This is a good, old fashioned adventure story full of derring-do and a clear-cut, no-nonsense morality with all ends satisfyingly and completely tied up at its conclusion. The plot rattles along at a cracking pace, the characters – including the sea – are larger than life and yet the dilemmas always seem real and readers will find themselves cheering on the goodhearted characters whose courage and decency prevail and rejoicing in the downfall of the pantomime villain.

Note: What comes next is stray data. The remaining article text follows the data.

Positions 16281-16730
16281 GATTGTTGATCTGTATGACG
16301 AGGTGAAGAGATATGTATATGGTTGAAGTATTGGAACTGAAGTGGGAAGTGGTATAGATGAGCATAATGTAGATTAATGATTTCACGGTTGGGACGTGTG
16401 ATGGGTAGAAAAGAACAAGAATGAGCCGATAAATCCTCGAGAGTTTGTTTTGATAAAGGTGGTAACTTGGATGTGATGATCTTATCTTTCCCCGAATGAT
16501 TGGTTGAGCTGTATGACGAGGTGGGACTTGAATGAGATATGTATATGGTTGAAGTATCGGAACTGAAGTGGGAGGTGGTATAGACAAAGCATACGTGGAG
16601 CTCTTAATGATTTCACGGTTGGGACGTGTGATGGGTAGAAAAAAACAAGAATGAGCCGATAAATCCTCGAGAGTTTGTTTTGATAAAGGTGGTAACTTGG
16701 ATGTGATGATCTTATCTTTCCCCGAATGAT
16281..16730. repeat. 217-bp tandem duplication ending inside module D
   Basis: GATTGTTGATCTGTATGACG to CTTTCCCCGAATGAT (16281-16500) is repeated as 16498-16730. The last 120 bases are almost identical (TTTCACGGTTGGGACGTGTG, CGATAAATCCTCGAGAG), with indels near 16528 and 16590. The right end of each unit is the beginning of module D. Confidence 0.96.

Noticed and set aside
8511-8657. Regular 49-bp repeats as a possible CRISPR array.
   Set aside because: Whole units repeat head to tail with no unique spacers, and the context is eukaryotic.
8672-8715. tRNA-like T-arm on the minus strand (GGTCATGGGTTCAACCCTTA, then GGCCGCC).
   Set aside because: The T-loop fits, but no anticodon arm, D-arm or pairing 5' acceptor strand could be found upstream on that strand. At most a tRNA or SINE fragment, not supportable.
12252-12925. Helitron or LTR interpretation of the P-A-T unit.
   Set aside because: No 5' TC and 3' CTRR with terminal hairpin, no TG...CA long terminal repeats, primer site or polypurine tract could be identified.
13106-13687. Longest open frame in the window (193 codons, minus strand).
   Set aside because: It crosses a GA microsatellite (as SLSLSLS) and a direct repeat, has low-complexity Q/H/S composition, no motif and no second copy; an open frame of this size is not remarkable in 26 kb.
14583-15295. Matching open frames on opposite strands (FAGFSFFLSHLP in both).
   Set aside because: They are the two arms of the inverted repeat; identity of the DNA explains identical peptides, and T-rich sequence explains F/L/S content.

Ned cannot join his parents for his summer holiday from boarding school as they are in Australia, awaiting the birth of their second child. He chooses the best of a series of depressing options and stays with his great aunt at the seaside. She is whisked away to hospital before his arrival and his solitary explorations lead to the discovery of Danielle, a deeply troubled runaway, and Doug, a tramp living the life of a hermit. Neither character’s circumstances are quite what they seem and the power of the book lies not only in its pace and the tensions in the characters’ interactions but in Ned’s discoveries about himself, which lead to a new understanding between him and his parents.